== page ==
McAllen Area Ambulance Company Owner Charged with Multiple Health Care Fraud Allegations
|Jan. 10, 2014|
McALLEN, Texas ‐ The owner of a McAllen area ambulance transportation company has turned himself into federal authorities following the return of a federal indictment alleging a scheme to defraud Medicare and Texas Medicaid through fraudulent billings, announced United States Attorney Kenneth Magidson and Texas Attorney General Greg Abbott.
Victor Gonzalez, 26, of Mission, was charged in a sealed indictment, returned Jan. 8, 2014. The nine-count indictment was unsealed as he surrendered this morning. He made his initial appearance before U.S. Magistrate Judge Peter Ormsby today, at which time he was ordered into custody pending a detention hearing set for Jan. 15, 2014, at 9:00 a.m.
Gonzalez, the owner of Vic’s Texas Transport Inc. (dba Victory EMS), is charged with five counts of health care fraud, three counts of aggravated identity theft and one count of mail fraud.
The indictment alleges that from December 2010 to February 2013, Gonzalez submitted false and fraudulent claims to Medicare and Texas Medicaid for ambulance transportation services in the McAllen area that were not provided. In the submission of false and fraudulent billings, Gonzalez also allegedly stole the identity of a beneficiary.
According to allegations in the indictment, Gonzalez sent or caused others to send approximately 621 false and fraudulent claims totaling approximately $545,054 to Medicare and Texas Medicaid for ambulance transportation services. The billings were allegedly false and fraudulent because none of the patients were transported by ambulance as claimed, according to the indictment. As a result of the claims, Medicare and Texas Medicaid allegedly paid out $339,730.26.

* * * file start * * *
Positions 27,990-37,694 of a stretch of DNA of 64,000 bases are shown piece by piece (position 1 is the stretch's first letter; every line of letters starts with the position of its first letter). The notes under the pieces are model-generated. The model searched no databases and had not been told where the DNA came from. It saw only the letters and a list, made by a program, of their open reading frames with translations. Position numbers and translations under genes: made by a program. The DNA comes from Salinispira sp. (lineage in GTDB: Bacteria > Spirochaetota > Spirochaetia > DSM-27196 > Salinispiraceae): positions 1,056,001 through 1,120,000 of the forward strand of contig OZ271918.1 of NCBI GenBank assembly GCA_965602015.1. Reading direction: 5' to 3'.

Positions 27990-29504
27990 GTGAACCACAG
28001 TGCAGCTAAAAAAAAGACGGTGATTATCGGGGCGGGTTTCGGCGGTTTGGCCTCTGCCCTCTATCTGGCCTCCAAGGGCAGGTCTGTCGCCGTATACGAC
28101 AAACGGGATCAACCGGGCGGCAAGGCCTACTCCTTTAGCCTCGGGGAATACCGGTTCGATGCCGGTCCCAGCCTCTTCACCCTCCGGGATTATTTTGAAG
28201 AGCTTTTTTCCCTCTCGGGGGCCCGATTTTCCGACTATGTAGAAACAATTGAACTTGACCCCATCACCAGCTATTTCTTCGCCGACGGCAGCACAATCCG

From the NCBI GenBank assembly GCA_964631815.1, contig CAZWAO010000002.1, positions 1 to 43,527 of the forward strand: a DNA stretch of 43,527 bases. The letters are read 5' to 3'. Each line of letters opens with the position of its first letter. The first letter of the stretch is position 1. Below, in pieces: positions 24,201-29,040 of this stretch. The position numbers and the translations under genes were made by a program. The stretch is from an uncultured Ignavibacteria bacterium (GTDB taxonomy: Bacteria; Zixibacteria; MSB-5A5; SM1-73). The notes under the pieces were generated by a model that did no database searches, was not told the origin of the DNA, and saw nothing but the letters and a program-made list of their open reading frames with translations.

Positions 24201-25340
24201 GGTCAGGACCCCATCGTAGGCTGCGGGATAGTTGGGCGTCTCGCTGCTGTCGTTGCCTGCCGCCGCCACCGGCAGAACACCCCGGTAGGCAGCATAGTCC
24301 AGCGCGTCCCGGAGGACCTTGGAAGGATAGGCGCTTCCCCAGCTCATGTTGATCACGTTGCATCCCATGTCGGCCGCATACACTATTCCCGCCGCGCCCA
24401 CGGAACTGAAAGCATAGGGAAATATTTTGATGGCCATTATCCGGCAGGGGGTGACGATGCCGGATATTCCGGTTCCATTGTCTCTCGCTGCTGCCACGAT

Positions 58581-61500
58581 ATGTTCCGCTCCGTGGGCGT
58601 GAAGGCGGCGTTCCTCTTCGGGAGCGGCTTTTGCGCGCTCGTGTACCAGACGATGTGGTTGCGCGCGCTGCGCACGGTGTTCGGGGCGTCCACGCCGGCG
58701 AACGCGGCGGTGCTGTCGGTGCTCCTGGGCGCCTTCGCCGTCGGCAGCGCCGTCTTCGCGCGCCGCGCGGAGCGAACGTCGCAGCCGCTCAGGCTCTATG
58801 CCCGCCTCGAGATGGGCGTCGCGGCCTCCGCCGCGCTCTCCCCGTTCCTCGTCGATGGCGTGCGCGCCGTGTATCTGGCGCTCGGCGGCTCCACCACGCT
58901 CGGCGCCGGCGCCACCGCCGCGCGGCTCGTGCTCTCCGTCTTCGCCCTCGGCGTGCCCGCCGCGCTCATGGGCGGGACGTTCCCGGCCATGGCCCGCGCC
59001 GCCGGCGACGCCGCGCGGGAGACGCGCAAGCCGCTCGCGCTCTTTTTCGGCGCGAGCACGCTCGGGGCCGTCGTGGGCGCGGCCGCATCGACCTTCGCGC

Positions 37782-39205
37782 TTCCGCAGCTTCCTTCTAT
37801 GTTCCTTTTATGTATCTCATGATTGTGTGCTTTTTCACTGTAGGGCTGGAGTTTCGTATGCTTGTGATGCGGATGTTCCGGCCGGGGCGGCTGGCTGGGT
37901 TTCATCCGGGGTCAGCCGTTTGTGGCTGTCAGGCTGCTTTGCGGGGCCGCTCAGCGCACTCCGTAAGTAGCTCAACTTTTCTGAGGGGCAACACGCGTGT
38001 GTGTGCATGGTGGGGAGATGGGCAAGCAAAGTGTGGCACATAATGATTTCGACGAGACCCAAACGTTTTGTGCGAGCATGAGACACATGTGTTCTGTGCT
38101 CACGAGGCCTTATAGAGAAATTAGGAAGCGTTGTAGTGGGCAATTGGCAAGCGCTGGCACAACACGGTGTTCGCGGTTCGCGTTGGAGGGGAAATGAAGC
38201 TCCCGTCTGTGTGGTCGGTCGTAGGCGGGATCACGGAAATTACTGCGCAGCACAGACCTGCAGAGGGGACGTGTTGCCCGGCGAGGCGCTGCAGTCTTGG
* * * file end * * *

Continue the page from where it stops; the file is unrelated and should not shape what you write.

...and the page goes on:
The indictment also alleges that to conceal his fraud, phony ambulance transportation records were created, and Gonzalez illegally used the identities of patients on his unlawful billings.
Each of the five counts of health care fraud carries a maximum punishment of 10 years in federal prison upon conviction, while mail fraud carries a maximum punishment of 20 years. Both convicted also carry as possible punishment a $250,000 fine. If convicted of aggravated identity theft, Gonzalez will be ordered to serve a mandatory two‐year additional prison term which must be served consecutive to any other prison sentence imposed.
The investigation leading to the charges was conducted by the U.S. Department of Health and Human Services‐Office of Inspector General and the Texas Attorney General’s Medicaid Fraud Control Unit. Special Assistant United States Attorney Michael Day is prosecuting the case.
An indictment is an accusation of criminal conduct, not evidence.
A defendant is presumed innocent unless convicted through due process of law.